• One 4-lb [1.8-kg] chicken, cut into 8 pieces (2 breasts, 2 wings, 2 thighs, and 2 legs), backbone reserved
  • 1 lb [455 g] chicken wings
  • 2 large yellow onions, unpeeled, roughly chopped
  • 4 celery stalks, roughly chopped
  • 1 head garlic, halved horizontally so that the cloves are exposed
  • A handful of fresh Italian parsley sprigs, stems reserved and leaves finely chopped
  • 1 Tbsp black peppercorns
  • Kosher salt
  • 8 carrots, peeled and cut into 2-in [5-cm] pieces
  • 3 qt [2.8 L] water
  • 2 parsnips, peeled and cut into 2-in [5-cm] pieces
  • A handful of roughly chopped fresh dill

In the largest pot you have, combine the chicken pieces, chicken wings, onions, celery, garlic, parsley stems, peppercorns, and 1 Tbsp salt. Add half of the carrots to the pot and cover with the water. Bring to a boil, then lower the heat to a simmer and cook, skimming off and discarding any foam that rises to the top, until the chicken breasts are firm to the touch, about 25 minutes.

Use tongs to remove the chicken breasts from the pot and set them aside in a bowl. Continue simmering the stock, stirring it every so often and skimming any foam that rises to the top, until everything in the pot has given up all of its structural integrity (the vegetables should be totally soft and the chicken should look well past its prime—this is all great, it means these things have given all of their flavor to the water) and the stock is a rich golden color, about 3 hours.

While the stock is simmering, let the chicken breasts cool to room temperature, and then discard the skin, remove the meat from the bones (discard the bones), and shred the meat. Set the meat aside.

Ladle the stock through a fine-mesh sieve into a clean pot (or, if you don’t have another large pot, ladle it into a bowl, clean the pot you started with, and return the stock to the pot). Discard the contents of the sieve (everything in it will have given all it can by this point).

Bring the stock back to a boil and season to taste with salt (be bold, it will need quite a bit!).

Add the remaining carrots and the parsnips, lower the heat, and simmer until the vegetables are tender, about 10 minutes.

Add the reserved chicken breast meat to the soup and let it warm up for a minute or two. Ladle the soup into bowls, and top each with some of the chopped parsley and dill. Serve immediately.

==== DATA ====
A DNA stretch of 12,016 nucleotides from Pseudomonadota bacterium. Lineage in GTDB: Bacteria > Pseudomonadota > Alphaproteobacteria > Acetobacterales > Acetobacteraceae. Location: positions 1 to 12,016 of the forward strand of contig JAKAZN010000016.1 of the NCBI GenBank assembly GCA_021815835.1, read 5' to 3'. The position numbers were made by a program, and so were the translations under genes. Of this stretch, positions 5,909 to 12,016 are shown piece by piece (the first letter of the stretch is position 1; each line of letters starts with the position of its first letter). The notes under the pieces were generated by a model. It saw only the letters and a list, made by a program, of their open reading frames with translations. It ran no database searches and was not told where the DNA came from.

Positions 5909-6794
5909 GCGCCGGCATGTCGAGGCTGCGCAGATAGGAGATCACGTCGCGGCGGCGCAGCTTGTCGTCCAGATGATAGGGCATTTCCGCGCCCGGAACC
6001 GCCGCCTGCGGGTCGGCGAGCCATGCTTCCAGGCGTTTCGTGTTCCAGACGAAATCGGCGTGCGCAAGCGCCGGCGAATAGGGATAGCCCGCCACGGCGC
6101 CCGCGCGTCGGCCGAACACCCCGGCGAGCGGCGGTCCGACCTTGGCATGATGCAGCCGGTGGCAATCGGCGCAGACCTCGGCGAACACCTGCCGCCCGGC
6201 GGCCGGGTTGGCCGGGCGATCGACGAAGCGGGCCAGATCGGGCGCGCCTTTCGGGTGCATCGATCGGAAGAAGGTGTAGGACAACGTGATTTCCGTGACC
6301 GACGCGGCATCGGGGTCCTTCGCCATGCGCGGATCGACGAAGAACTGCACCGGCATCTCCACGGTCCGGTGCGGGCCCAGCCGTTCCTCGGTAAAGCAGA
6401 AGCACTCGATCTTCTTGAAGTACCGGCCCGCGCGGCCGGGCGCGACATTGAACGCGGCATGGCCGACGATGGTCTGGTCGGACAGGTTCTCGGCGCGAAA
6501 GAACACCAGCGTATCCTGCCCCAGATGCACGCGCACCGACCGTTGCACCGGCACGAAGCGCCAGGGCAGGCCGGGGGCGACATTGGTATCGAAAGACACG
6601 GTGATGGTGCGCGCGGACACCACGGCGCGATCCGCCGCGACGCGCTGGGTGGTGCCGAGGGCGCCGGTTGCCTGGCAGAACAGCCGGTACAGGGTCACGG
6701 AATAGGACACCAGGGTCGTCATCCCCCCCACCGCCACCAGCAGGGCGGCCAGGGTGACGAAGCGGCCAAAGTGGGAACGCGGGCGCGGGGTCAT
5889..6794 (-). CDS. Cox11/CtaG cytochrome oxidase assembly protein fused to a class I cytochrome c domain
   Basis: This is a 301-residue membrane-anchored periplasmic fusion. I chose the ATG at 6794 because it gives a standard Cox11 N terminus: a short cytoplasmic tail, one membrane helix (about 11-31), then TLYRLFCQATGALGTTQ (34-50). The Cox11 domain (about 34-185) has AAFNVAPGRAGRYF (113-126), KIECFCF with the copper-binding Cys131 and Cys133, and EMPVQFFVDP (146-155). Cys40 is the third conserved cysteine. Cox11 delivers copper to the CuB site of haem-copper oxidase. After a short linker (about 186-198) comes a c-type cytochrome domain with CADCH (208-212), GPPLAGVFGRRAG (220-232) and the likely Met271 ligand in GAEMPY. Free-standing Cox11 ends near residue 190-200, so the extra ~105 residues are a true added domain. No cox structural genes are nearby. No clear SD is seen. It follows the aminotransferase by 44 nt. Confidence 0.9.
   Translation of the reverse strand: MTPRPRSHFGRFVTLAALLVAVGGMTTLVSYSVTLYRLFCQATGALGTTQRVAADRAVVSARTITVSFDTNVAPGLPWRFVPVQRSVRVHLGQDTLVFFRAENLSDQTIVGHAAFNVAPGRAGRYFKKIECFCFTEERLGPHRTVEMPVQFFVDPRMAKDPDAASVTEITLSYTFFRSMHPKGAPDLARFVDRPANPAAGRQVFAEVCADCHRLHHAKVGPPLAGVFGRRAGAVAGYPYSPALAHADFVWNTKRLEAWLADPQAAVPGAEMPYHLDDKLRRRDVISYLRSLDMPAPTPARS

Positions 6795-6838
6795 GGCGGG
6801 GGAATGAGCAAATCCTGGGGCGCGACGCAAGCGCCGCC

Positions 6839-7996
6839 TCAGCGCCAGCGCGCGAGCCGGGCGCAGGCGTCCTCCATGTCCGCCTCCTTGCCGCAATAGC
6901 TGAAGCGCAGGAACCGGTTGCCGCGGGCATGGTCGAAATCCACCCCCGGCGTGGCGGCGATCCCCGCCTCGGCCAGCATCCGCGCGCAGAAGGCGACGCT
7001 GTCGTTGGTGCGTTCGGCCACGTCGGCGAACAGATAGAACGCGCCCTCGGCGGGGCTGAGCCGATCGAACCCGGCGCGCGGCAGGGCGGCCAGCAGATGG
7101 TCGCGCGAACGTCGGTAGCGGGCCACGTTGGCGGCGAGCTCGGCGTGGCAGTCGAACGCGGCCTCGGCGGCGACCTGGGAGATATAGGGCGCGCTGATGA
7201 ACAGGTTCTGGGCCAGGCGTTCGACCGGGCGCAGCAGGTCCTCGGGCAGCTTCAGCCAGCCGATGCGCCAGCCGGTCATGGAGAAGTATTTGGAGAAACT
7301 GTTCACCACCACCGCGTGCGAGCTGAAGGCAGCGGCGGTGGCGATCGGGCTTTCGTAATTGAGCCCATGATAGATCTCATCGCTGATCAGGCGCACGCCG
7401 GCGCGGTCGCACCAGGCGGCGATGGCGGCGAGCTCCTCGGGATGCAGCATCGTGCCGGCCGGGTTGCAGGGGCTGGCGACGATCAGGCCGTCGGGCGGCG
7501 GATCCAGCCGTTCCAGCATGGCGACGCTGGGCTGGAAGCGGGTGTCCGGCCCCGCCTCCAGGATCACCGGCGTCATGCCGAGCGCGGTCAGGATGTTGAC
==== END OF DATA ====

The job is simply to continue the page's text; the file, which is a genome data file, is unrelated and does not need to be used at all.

Note: This soup is even better the next day. Do not discard the hardened fat that will have formed on top after the soup has been refrigerated. The rich pools of chicken fat on top of your soup are essential (at least in my book, but no hard feelings if you would rather discard the fat).

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SPIN-OFFS

FOR ITALIAN WEDDING SOUP, leave out the parsnips and extra carrots and save the cooked chicken breasts for something else. Poach little meatballs in the soup and wilt in some chopped escarole right before serving. Each bowl should get lots of grated Parmesan cheese.

FOR THAI CHICKEN SOUP, add a crushed large piece of fresh ginger, a bunch of scallions, some cilantro stems, and a chopped chile to the broth. Adjust the water to 10 cups [2.4 L] and add a 13½-oz [398-ml] can of full-fat coconut milk. Leave out the parsnips and extra carrots and simply serve the broth with the shredded chicken. Top with sliced scallions and cilantro leaves.

My Colombian friend Luz Gerstein serves a grand meal of chicken soup known as AJIACO with assorted toppings. To serve your own, set your table with bowls of shredded chicken from the broth, fried onions, rounds of cooked corn on the cob, cubed boiled potatoes (regular and/or sweet potatoes), diced avocadoes, cilantro leaves, and lime wedges and then give every guest a large bowl of the hot chicken broth. Everyone can adorn their soup to their liking. Also put a small pitcher of cream on the table for anyone who wants to swirl a bit into their soup. This is a really fun meal, and everything can be done ahead of time.